Review: “Joker”

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Reporter: Joshua Brown, The Muse

Don’t let the clown on the cover fool you, this film is anything but a laugh. A slow-paced, harrowing story of a sympathetic character’s downward spiral into insanity with close to no comedic relief; a sharp change of pace from the numerous action-comedies that the comic book genre has become known for.

Joaquin Phoenix plays Arthur Fleck, a clown-for-hire struggling to cope with mental illness as well as a unique condition that forces him to laugh in times of emotional stress. Unlike other R-rated comic book movies, such as Deadpool and Judge Dredd, Joker features relatively few acts of on-screen violence, which increases the raw shock and horror I felt when they do happen. Even scenes where something as little as having a gun on screen, are given such tension that it’s uniquely unsettling. The film’s uncomfortable tone is accompanied by an amazing performance by Phoenix who easily stands among the other great Joker actors such as Heath Ledger, Jack Nicholson, and Mark Hamill.

The film is not entirely without flaw however, as there is an attempt at a romance in Joker but it is incredibly short-lived and not at all believable. The soundtrack makes frequent use of Frank Sinatra’s, “That’s Life,” to the point where it’s the only song in the soundtrack that I remember through sheer repetition. Although it is a great song, its use as an obvious metaphor for Arthur’s life whenever the going gets rough is about as subtle as a brick, and the same can be said for a lot of the film’s symbolism.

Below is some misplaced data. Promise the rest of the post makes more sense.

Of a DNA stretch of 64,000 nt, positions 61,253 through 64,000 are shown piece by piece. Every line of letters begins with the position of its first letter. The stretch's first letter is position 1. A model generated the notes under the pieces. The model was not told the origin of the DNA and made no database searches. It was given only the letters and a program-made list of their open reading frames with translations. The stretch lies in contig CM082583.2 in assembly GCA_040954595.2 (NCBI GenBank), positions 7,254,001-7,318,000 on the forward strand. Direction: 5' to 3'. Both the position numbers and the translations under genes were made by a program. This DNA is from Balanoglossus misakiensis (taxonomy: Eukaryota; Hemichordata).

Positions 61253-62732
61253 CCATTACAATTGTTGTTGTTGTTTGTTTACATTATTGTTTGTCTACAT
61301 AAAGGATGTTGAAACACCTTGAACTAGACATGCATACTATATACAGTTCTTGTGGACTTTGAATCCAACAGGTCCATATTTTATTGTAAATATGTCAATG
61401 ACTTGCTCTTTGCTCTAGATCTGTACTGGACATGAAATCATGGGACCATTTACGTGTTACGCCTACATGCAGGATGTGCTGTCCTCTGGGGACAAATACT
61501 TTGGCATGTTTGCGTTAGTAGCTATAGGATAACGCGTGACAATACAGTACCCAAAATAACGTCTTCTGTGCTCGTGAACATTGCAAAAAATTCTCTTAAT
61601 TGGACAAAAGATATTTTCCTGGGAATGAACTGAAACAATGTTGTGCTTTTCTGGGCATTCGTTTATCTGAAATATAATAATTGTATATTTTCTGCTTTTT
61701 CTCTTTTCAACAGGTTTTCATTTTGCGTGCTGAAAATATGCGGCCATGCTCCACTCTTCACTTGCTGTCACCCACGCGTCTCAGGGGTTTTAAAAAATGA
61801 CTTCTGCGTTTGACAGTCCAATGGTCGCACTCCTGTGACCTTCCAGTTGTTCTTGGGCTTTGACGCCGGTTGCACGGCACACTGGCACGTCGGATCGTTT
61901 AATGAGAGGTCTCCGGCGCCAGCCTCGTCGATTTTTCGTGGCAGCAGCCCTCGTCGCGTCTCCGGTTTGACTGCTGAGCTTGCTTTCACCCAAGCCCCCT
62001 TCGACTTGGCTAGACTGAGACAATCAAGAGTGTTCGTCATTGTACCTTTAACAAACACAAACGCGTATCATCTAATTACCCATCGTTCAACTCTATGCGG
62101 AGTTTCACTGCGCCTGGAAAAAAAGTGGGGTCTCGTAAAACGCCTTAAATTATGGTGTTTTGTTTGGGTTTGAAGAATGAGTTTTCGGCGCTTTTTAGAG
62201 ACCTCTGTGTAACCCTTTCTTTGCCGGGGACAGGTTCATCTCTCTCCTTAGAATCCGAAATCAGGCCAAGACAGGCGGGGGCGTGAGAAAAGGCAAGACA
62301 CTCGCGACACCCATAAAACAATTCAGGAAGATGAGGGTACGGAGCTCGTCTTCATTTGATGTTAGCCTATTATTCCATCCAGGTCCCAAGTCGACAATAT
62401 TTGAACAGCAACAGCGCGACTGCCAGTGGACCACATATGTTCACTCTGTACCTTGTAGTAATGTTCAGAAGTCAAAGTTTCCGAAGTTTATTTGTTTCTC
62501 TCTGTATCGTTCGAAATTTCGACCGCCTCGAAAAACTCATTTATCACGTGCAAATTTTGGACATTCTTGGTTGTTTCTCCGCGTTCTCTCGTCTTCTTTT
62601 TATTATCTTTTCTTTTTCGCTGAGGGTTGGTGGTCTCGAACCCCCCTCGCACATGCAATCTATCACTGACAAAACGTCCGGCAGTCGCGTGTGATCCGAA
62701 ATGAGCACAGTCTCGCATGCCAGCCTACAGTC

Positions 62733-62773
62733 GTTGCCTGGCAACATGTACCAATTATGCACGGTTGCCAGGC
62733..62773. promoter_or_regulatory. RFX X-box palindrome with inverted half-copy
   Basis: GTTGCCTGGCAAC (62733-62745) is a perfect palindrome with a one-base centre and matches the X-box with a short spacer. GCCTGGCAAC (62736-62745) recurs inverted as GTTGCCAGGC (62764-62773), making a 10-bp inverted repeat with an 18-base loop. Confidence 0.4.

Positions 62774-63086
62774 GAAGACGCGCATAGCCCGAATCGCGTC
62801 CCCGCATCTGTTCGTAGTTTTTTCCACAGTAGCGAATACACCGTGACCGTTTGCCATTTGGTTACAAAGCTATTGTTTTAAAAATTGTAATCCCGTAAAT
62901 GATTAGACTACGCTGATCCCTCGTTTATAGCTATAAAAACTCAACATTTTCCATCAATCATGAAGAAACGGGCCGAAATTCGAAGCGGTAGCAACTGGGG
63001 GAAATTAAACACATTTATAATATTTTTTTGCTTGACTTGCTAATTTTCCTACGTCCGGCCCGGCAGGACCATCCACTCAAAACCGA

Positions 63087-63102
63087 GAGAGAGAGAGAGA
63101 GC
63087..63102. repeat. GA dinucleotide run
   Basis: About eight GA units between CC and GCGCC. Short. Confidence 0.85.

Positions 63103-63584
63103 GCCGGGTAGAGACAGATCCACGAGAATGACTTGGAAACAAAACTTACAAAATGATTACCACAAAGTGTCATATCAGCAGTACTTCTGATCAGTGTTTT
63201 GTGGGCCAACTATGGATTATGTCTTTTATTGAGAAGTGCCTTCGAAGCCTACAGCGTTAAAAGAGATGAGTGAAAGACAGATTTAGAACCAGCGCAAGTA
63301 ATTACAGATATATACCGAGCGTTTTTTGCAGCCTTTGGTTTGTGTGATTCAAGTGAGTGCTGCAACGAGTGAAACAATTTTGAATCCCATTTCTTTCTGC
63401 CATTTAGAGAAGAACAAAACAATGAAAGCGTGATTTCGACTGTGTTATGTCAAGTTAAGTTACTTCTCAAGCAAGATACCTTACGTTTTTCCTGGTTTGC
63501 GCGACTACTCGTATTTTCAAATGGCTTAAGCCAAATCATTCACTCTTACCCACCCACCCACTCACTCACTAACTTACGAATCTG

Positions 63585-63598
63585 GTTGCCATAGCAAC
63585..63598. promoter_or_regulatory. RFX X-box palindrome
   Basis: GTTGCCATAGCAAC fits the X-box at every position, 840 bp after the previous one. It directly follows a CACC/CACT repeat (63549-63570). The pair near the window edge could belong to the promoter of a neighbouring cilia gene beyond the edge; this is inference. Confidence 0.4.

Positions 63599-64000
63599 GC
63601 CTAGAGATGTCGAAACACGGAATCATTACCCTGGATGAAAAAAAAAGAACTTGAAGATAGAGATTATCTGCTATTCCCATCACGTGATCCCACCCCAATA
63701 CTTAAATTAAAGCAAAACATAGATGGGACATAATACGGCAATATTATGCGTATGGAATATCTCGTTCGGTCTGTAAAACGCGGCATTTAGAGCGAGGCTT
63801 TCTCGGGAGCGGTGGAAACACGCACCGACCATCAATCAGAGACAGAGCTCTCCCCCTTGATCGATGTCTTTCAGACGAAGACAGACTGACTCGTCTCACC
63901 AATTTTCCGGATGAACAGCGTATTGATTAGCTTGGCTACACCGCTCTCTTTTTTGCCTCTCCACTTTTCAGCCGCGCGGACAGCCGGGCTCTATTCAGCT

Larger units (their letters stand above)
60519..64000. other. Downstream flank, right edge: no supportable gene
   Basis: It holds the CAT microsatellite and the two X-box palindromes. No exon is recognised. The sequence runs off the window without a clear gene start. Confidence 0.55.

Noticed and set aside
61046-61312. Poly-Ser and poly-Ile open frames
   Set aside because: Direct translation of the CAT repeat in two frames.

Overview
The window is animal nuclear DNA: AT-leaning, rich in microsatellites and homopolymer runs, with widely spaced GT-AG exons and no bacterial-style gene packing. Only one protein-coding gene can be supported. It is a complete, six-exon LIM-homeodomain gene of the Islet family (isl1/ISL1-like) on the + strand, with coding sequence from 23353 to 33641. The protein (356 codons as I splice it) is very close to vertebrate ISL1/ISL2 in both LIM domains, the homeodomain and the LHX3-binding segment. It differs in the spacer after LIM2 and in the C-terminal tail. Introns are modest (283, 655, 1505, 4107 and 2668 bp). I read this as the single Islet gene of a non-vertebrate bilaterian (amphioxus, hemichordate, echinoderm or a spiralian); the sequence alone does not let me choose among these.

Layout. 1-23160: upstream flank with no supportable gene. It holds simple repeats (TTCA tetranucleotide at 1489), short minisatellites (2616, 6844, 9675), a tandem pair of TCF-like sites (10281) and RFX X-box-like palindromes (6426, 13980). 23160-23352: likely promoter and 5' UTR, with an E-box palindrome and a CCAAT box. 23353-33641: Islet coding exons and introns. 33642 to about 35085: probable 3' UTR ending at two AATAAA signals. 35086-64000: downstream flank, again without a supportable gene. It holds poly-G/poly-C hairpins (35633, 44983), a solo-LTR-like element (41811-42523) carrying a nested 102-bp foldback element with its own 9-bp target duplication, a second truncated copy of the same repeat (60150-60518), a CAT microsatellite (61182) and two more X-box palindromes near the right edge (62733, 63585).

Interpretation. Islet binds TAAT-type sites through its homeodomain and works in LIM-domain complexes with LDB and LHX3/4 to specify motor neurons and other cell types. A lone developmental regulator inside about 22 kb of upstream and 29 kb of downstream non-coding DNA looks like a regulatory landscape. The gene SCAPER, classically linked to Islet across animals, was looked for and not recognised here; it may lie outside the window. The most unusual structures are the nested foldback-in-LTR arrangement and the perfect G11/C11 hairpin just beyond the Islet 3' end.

Although some sub-plots seem a bit clumsily written and the soundtrack is not incredibly memorable, the film is a welcome change of pace compared to the already-done, action gore-fests one would expect when they think of a comic book movie. Joker doesn’t desensitize its audience to violence, and an amazing performance by Phoenix keeps tensions high throughout this uncomfortable film.  I give Joker an 8/10.

1 thought on “Review: “Joker”

  1. I think the point of the attempt at romance was to set up for the reveal that it was likely all a hallucination, which suggested that it wasn’t the only thing that was skewed by Arthur’s point of view.

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